Interested in Universalist scholarship?

So, I may pivot towards longer form, evergreen writing; at this phase, everyday short blogging is too much work and not terribly rewarding. I particular, I want to write Universalist theology and other works demonstrating scholarship.

So, a request. Who out there would be willing to review ideas? And what would you like to see addressed? I’m still working through this.


Plans for 2015

I’m not much for resolutions: I rarely start well, forget them quickly and then late in the year reproach myself for failure. Why bother?

But I will make plans for the blog. I mean it both as a notebook for me and (more importantly) a resource and commentary for you, the readers. A review of blog traffic, feedback and my own thoughts lead me to focus on:

  • practical, ready-to-use resources for churches and individual believers
  • fresh interpretations of Universalist Christianity
  • skills to cope, survive and thrive in a changing world without snark or finger-wagging

I’ll also work on building readership, and would appreciate you help though referrals, plus links on blogs and in social networks.

Ah: I could write on boy bands, as so many seek them here, but I won’t consider that right now.

2014 blog metrics in review

Happy New Year! My (minimal) celebration plans are done, the last of my year-end charitable giving is out and I’m musing on resolutions (to not have any).

Back in April, I established some goals for the blog and now that the year’s ended, I thought I’d report back.

  • So before the end 2015, I want to have written 4,000 blog posts. On track, this is post 3,778.
  • And I want to have reached 3,600 blog posts by the end of 2014 General Assembly. Accomplished May 23, 2014.
  • From the beginning of 2014 to the end 2015, I want to be cited at least 25 times by blogs which linked back to my blog. Twenty-eight already, the UUA Interdependent Web roundup being the most frequent source.
  • Because the writing is complementary, I want 750 followers on Twitter by the end of 2014. (I’m @bitb.) Accomplished July 15, 2014.
  • I’d like my average readership to be 60 per day by the end of 2014. Maybe, but if so, just barely. Probably the wrong way to measure. This blog has had 23,430 sessions.. That’s an average of 64 a day. 84% of visits were from the United States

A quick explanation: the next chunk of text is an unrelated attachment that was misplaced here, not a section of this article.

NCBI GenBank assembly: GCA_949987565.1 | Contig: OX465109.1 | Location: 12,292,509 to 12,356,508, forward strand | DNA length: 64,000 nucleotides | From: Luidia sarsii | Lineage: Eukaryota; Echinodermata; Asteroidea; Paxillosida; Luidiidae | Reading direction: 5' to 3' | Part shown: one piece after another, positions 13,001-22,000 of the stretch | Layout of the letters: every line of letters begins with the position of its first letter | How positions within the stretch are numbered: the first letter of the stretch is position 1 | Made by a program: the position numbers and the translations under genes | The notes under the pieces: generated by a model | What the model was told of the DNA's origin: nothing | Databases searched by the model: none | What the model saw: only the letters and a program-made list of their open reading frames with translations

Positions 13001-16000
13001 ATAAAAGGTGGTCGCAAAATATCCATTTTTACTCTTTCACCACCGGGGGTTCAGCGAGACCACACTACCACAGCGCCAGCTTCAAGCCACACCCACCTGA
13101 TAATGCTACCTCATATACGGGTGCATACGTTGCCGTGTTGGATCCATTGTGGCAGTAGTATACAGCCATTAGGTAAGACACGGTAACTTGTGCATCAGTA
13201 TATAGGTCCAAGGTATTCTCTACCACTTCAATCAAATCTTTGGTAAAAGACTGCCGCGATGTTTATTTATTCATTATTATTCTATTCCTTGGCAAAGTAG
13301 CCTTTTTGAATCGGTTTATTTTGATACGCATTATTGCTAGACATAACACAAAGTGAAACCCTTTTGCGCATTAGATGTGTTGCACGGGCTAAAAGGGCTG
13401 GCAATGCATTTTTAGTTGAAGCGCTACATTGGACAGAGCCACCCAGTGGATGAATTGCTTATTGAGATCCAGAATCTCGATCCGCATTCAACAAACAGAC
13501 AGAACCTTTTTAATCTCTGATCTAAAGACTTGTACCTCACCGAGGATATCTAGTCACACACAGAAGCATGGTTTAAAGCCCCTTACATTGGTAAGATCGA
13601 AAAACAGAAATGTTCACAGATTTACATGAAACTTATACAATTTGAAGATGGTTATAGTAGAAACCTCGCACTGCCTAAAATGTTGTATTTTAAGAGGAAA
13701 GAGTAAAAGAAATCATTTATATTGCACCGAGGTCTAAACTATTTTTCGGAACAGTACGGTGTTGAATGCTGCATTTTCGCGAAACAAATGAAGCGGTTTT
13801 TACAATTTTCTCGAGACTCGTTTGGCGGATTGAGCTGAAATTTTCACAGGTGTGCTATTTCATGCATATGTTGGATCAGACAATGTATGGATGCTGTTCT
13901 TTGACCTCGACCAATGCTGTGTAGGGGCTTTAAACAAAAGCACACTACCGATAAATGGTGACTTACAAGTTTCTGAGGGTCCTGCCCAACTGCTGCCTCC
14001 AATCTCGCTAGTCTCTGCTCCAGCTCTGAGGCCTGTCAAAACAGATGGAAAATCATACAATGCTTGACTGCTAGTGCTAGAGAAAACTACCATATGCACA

• As a product of my blog work, I want to be invited, by the end of 2015, to participate in one non-blogging event, though it can be online, and I’m disallowing invitations by close friends. Not yet, but I was invited on friend, minister and blogger Victoria Weinstein’s Peacebang tenth anniversary spectacular yesterday.

Happy New Year!

Speaking anonymously for public engagement

Unitarian Universalist minister and blogger Ken Collier blogs about civil disobedience and anonymity. A recent two-part series (first, second) by an anonymous seminarian, posted by Unitarian Universalist minister and blogger Tom Schade, overlaps this and he’s just posted a defence of his publishing anonymous posts as I’m putting this post together (Sunday night). I’ll respond to these because those blog posts and comments are public, but I’m also responding to comments on Facebook and elsewhere, and these are almost impossible to reply-to here.

There’s a lot of interest — again Facebook hides much — and some denunciation, both on the content of what has been written, and by the fact that some has been published anonymously or pseudonymously. I care about the second issue, and in particular whether it’s improper to be anonymous. The logic goes thus: if you have a complaint, be bold and up front with it; this is the path of those who use in as civil disobedience. And without knowing who you are, how can we reach the goal: a discussion.